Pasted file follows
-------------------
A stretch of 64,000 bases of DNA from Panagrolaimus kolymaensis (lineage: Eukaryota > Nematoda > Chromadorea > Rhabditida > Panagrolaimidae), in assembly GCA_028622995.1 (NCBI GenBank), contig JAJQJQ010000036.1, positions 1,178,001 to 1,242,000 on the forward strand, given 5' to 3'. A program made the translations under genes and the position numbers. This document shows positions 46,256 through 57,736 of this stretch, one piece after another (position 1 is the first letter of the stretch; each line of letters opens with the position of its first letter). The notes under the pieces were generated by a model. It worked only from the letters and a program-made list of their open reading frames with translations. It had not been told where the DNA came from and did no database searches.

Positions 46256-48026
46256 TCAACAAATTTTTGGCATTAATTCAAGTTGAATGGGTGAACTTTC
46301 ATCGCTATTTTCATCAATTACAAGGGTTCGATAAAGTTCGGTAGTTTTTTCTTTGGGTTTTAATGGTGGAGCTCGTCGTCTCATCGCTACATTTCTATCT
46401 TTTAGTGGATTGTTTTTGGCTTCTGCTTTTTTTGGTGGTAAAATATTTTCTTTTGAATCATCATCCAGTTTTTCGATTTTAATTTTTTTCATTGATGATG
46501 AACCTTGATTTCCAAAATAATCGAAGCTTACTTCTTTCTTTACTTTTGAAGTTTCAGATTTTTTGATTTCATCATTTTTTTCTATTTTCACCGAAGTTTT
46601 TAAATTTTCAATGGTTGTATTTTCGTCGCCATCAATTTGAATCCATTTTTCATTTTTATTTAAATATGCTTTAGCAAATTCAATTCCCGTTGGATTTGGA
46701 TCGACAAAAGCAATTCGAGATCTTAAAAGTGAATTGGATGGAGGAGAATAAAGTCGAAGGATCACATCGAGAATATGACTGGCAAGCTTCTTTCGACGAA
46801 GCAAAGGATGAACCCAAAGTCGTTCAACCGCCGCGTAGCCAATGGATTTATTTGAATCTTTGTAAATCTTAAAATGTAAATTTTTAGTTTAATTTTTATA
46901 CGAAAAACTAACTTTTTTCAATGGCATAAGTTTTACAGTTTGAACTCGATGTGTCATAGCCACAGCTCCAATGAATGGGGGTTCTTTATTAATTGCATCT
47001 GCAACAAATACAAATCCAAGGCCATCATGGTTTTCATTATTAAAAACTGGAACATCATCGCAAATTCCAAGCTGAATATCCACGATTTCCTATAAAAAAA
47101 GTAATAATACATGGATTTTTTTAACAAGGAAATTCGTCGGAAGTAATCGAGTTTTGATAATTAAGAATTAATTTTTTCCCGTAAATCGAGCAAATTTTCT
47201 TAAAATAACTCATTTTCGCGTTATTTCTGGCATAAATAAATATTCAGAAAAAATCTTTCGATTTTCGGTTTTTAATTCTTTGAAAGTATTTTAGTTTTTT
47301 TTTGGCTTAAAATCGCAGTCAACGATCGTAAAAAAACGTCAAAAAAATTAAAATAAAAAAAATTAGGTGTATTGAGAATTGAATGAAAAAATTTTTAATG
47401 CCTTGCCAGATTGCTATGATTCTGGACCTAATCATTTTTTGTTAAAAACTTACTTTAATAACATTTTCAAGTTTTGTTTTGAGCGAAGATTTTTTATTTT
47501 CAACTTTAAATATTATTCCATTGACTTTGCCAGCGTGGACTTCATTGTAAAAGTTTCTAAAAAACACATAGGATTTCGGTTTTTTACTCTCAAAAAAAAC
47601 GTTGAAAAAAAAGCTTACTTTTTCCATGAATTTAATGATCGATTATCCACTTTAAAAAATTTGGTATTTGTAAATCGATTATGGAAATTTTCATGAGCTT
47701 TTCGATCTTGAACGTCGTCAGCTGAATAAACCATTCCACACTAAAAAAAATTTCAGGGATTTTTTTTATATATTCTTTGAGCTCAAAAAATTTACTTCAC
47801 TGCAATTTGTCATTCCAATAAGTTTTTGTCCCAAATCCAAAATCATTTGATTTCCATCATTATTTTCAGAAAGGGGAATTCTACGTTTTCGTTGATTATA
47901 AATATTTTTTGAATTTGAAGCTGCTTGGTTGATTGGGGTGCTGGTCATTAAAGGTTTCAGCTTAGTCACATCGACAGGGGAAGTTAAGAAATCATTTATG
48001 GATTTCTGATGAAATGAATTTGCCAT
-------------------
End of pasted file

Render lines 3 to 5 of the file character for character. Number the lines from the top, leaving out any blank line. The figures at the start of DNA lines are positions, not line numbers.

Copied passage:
46256 TCAACAAATTTTTGGCATTAATTCAAGTTGAATGGGTGAACTTTC
46301 ATCGCTATTTTCATCAATTACAAGGGTTCGATAAAGTTCGGTAGTTTTTTCTTTGGGTTTTAATGGTGGAGCTCGTCGTCTCATCGCTACATTTCTATCT
46401 TTTAGTGGATTGTTTTTGGCTTCTGCTTTTTTTGGTGGTAAAATATTTTCTTTTGAATCATCATCCAGTTTTTCGATTTTAATTTTTTTCATTGATGATG